Jonah and I were in the Orthodontist office for hours and hours yesterday. (Wah! My baby has braces, and they're hurting him. We've having some trauma here.) I did have a chance to catch up on my pop politics magazines.
Newsweek has a great article on the quacks that Oprah brings on the show. Suzanne Somers tells you to inject hormones in your vag*na to look young forever. Jenny McCarthy tells parents that the MMR shot gave her kid autism. And then there the whole "Secret" nonsense, which my lame-brained babysitter completely buys into. Great critique of Oprah.
On Oprah's show, there is one opinion more equal than others; and by
the end of the program there was no doubt where Oprah herself stood on
the issue. She told her audience that she found Somers's bestselling
books on bioidentical hormones "fascinating" and said "every woman
should read" what she has to say. She didn't stop there. Oprah said
that although she has never had a hot flash, after reading Somers she
decided to go on bioidenticals herself. "After one day on bioidentical
estrogen, I felt the veil lift," she wrote in O, The Oprah Magazine.
"After three days, the sky was bluer, my brain was no longer fuzzy, my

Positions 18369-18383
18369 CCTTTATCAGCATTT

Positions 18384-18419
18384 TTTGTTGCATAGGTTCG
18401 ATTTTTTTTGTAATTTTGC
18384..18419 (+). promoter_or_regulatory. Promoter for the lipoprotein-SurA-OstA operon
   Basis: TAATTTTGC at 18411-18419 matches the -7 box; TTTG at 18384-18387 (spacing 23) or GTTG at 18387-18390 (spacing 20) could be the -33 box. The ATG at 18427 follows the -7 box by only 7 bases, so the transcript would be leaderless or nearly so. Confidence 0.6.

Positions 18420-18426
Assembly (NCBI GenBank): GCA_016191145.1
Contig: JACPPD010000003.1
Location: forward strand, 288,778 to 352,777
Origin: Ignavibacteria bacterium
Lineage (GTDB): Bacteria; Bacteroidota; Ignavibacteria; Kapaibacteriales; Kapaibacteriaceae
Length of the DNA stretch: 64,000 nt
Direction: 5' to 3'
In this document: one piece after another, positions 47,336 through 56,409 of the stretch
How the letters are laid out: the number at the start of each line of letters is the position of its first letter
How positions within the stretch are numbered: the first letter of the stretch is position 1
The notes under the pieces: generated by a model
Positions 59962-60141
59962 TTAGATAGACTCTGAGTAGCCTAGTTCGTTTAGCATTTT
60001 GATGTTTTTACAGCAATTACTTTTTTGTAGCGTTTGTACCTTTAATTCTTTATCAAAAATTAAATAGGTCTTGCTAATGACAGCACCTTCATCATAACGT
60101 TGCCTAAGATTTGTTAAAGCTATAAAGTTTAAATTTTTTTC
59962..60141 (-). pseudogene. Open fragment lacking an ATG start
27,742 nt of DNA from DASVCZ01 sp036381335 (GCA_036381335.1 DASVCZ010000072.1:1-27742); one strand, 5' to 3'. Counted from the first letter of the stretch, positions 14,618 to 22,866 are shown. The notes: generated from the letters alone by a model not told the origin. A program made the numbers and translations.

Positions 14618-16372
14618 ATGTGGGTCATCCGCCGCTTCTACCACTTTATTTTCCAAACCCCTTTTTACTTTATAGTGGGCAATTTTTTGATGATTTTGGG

memory was sharper. I was literally singing and had a skip in my step."
On the show, Oprah had her own word of warning for the medical
establishment: "We have the right to demand a better quality of life
for ourselves," she said. "And that's what doctors have got to learn to
All in all, it was a perfect hour
of tabloid television. Who could look away from Suzanne Somers's sad
but captivating efforts to turn back time? And if there was a stab of
guilt in the pleasure we took in the spectacle, Oprah was close by to
ease our minds, to reassure us, with the straightest face, that it was
all in the name of science and self-improvement. Oprah routinely grabs
viewers with the sort of tales of the strange and absurd that might be
found a few clicks over on Maury Povich or Jerry Springer:
women who leave their husbands for other women (another recent Oprah
episode); a 900-pound mom (ditto). But there is a difference. Oprah
makes her audience feel virtuous for gaping at the misfortunes of
others. What would be sniffed at as seamy on Maury is somehow praised
as anthropology on Oprah. This is Oprah's special brilliance.
She is a gifted entertainer, but she makes it seem as though that is
beside the point. Oprah is not here to amuse you, she is here to help
you. To help you understand your feelings; drop those unwanted pounds;
look and feel younger; get your thyroid under control; to smooth your
thighs, nip and tuck your wrinkles, awaken your senses and achieve
spiritual tranquillity so that you can at last be free to "Live Your